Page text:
People who identify as a non-binary gender realize at different points in their time. Some people realize at a young age, some realize in high school, some people will realize when they’re 45. Everybody’s gender is specific to them, and their experiences won’t ever be exactly the same as anyone else’s. “As a child I was always kind of a tomboy, but I still did stereotypical ‘feminine’ things… Then, when I was a teenager I realized I wasn’t comfortable getting called a girl. Not just in insulting situations, but also normal situations. After looking stuff up I found a definition that I connected with.”
A New York Times article by Julie Scelfo addresses a way of looking at gender identities that are considered non-binary. “For years, writers and academics have argued that gender identity is not a male/female binary but a continuum along which any individual may fall, depending on a variety of factors, including anatomy, chromosomes, hormones and feelings.”

In 2012, researchers at the UCLA School of Medicine began tests to find out if there were neurological variations between transgender citizens and cisgender citizens. The researchers collected MTF (male to female) transgender participants who had no history of hormonal therapy, along with cisgender men to be tested. The result was though the transgender participants regional gray matter characteristics were closer to male than female, they weren’t completely identical. “The current study provides evidence that brain anatomy is associated with gender identity, where measures in MTF transsexuals appear to be shifted away from gender-congruent men,” wrote the researchers. It’s likely that soon enough, scientists will find distinct features of the brain that correspond to gender identity and expression.

The gender identity conversation is expressing itself in many ways in school from debates and lawsuits about bathrooms labeled boys and girls to students at high schools and colleges who are pushing to get one colored graduation gowns for the students. This would give non-binary students to not have to decide which gender to identify with on a very important day in their life, since it would possibly cause some of them to be uncomfortable.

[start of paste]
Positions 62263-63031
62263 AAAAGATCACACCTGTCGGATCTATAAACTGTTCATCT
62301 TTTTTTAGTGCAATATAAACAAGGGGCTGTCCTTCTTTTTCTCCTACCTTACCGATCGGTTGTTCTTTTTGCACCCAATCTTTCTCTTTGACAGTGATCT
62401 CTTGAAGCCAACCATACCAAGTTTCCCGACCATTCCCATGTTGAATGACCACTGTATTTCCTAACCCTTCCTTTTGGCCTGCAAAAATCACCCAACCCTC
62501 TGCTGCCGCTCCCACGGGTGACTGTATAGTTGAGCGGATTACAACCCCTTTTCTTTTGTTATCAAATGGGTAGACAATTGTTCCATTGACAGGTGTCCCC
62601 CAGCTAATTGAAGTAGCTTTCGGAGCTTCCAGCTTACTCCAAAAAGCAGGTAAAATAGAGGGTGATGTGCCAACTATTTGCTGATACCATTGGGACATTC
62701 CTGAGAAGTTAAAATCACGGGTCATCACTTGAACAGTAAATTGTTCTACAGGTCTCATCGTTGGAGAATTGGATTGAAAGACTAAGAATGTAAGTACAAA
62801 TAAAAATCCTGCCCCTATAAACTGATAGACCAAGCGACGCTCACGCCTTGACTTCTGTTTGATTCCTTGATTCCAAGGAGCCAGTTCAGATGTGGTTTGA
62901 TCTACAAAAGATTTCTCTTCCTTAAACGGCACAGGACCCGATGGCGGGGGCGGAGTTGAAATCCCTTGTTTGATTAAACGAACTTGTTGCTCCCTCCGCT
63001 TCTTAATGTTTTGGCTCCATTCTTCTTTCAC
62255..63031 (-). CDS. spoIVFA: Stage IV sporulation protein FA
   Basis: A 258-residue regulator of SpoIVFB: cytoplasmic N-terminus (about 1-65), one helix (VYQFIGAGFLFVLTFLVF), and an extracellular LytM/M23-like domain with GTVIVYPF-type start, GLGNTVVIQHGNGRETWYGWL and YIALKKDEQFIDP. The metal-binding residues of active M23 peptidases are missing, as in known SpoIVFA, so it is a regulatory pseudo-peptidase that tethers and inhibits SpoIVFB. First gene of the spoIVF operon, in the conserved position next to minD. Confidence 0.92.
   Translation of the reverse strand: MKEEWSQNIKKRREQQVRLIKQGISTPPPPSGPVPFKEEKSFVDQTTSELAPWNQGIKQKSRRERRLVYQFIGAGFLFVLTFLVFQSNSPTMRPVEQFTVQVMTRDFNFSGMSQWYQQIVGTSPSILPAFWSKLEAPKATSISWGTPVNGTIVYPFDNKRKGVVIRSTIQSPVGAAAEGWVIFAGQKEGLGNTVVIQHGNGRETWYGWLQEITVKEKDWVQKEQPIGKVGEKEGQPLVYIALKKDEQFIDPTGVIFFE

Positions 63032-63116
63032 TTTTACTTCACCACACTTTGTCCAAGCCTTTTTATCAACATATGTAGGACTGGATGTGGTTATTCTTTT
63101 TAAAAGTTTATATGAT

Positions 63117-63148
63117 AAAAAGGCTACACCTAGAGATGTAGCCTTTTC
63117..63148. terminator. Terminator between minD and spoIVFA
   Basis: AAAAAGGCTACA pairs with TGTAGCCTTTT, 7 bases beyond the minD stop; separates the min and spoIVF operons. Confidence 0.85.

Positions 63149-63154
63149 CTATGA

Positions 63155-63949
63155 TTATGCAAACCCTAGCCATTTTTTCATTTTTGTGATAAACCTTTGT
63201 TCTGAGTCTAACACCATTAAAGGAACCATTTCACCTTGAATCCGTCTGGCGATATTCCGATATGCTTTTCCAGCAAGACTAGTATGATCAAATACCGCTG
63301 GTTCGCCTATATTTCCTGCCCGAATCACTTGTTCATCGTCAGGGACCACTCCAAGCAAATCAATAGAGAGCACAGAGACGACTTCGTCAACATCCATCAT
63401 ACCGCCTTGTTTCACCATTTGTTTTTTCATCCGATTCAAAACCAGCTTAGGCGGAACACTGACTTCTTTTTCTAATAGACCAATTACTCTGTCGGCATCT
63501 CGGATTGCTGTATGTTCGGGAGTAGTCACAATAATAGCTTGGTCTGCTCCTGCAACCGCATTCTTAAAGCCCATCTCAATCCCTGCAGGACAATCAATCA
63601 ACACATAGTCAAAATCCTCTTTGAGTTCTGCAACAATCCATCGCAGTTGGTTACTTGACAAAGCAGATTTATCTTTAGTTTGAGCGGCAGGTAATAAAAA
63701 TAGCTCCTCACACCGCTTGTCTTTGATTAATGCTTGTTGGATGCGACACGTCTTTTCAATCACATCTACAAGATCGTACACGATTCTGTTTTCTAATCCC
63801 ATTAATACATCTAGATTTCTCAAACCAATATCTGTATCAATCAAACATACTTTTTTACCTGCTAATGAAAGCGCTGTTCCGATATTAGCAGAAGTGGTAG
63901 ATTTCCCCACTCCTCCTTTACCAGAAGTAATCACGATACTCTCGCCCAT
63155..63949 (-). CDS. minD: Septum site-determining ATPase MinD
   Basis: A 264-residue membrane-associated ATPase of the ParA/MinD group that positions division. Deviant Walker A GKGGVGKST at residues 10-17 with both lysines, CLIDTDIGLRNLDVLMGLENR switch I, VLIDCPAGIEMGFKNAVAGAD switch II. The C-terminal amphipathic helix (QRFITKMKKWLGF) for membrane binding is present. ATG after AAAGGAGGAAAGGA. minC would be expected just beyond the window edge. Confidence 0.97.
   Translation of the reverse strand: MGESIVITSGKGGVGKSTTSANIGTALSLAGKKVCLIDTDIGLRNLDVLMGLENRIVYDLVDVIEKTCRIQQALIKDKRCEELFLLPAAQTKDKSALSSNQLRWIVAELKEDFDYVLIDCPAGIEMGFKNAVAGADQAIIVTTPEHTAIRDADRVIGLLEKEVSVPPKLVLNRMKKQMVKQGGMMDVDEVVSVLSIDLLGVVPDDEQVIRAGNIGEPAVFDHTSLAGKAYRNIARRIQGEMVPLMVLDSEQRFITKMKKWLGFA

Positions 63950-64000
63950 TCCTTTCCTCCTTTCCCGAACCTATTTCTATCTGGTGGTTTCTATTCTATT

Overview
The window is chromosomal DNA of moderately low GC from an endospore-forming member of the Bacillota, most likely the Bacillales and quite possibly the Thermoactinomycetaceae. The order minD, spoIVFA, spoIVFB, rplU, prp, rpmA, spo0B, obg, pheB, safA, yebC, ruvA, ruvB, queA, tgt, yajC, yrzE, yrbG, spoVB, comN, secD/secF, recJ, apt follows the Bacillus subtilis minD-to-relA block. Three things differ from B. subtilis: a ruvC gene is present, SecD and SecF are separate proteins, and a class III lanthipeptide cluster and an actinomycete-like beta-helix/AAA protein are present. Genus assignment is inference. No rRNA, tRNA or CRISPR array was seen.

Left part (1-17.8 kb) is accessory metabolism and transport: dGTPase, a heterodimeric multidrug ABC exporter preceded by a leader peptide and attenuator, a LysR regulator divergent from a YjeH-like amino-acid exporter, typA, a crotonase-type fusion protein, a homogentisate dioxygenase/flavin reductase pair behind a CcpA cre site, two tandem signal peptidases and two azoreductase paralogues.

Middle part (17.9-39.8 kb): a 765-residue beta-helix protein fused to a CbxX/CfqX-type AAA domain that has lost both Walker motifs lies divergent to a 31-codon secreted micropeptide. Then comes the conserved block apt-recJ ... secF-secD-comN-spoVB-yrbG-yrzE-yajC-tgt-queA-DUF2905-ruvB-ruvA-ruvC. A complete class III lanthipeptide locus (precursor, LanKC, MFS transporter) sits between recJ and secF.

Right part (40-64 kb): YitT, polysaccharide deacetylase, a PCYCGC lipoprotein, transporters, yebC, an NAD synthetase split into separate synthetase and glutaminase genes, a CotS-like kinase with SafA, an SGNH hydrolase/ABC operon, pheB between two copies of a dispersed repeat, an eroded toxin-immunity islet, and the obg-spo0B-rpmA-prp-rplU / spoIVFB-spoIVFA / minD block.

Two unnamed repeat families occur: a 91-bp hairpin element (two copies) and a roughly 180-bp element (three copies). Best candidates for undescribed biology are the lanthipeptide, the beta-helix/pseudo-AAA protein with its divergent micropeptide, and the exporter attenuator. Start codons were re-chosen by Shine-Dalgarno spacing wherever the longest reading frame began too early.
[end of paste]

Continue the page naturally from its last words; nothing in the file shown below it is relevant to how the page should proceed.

Despite this popular request, there are few schools who have actually gone through with it. For example, Sharon High School in Sharon, Mass. has changed their gown colors to one so that every student can feel comfortable with the ceremony. Thornton Academy has yet to change from the current maroon and gold robes. “I think it would be a cool idea to not separate the robes between genders.” Marshall comments on the matter. “If not just making the robes one color, maybe a mix of the two? Maroon robe and gold cap, or vice versa.”

In terms of public acceptance of non-binary genders, social media sites such as Facebook have added a “custom” option next to where you select your gender, with a box allowing you to insert which gender you identify with and what pronouns you prefer. This is allowing more non-binary people to feel more connected to their identity, and allowing friends and family to know the proper term and pronouns to use. Slowly but surely, the general public is becoming more aware and more accepting of non-binary genders. It may take a while, and there will always be people who don’t accept anything other than cisgender, but some day the public opinion will shift for the better.

Isis Guignard
Isis Guignard